Status:Needs work» Needs review
StatusFileSize
new166.71 KB
PASSED: [[SimpleTest]]: [MySQL] 36,315 pass(es).
[ View ]

Ha... system.performance.cache is now an integer so the test that rewrites it with a string now fails :)

New patch to address this...

StatusFileSize
new167.26 KB
PASSED: [[SimpleTest]]: [MySQL] 36,316 pass(es).
[ View ]

Realised we can remove some more code as we no longer need to check keys for a specific set of characters. Removed the following line from the config->set() method.

$key = preg_replace('@[^a-zA-Z0-9_.-]@', '', $key);

Now we can have config keys like:

ΑΒΓΔΕΖΗΘΙΚΛΜΝΞΟΣὨ: αβγδεζηθικλμνξοσὠ
FrançAIS: ÜBER-åwesome

StatusFileSize
new167.16 KB
PASSED: [[SimpleTest]]: [MySQL] 36,296 pass(es).
[ View ]

Cleaned up an a test config value in system.performance.yml and a space at the end of a line.

#39 The equivalency is not true, as soon as it specified that the order is an implementation detail: this means that using the same library for parsing and reading should keep the order, while using different libraries for parsing and reading may not.

Both YAML and XML are serialization formats, using XML here would be as revelant as using YAML, the only question here is which one gives us the best flexibility for what we intend to do, not which one is against UNIX philosophy (honestly WhyTF are you using this argument here)?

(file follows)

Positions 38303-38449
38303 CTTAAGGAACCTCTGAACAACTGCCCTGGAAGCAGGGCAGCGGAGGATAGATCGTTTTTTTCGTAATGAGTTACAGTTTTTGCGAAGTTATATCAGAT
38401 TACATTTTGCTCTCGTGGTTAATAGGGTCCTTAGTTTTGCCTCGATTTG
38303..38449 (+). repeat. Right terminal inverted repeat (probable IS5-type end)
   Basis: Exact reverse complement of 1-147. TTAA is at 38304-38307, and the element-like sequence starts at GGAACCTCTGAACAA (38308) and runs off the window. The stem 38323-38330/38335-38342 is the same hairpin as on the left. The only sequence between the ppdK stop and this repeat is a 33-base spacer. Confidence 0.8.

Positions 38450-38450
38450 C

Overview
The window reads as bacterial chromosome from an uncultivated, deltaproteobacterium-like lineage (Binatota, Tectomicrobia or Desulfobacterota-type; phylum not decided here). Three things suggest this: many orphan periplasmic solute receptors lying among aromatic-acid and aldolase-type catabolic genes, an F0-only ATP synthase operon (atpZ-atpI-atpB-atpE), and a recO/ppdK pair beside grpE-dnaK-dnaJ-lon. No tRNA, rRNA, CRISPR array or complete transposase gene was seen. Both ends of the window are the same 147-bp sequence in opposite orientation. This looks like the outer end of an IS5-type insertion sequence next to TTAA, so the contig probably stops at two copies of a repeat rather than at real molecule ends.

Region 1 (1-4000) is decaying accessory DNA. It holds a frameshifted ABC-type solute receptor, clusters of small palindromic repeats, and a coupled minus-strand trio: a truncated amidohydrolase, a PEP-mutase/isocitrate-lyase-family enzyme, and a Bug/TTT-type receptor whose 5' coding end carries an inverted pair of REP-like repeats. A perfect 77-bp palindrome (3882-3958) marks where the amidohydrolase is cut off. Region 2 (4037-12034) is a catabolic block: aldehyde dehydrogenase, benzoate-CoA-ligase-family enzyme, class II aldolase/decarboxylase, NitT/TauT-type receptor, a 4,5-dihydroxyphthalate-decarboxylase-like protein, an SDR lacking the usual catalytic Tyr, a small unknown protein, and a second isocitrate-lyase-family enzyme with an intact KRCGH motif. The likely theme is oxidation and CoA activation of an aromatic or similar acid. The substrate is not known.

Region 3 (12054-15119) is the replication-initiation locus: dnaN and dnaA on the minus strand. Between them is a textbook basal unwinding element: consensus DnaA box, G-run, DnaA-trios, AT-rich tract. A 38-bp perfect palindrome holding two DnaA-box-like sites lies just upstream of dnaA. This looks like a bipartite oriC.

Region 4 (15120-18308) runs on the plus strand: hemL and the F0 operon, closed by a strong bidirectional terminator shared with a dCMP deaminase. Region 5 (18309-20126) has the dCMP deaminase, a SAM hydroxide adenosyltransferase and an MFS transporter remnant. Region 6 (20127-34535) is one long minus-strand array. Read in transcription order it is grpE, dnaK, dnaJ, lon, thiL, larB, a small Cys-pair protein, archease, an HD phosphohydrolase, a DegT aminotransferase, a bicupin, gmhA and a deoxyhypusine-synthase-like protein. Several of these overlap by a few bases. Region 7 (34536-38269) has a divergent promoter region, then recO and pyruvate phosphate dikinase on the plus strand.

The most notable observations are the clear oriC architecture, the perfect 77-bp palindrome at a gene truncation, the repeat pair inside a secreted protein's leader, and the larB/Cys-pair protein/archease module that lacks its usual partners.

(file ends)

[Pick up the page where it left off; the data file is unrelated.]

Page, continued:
I don't really care about writing performances since it's not something we are going to do every now and then.

Aside of that, if YAML is choosen, then YAML it is. But I still think that using a whitespace based format will be a pain in the ass for manual files editing. I have to admit XML is not the best one too for manual editing (honestly, a good INI file would be as good for us here too) but at least it's less subject to human input errors due to missing or extra whitespaces (which is something kind of hard to debug, especially when we'll deal with blobs, i.e. mail contents or UI text variables).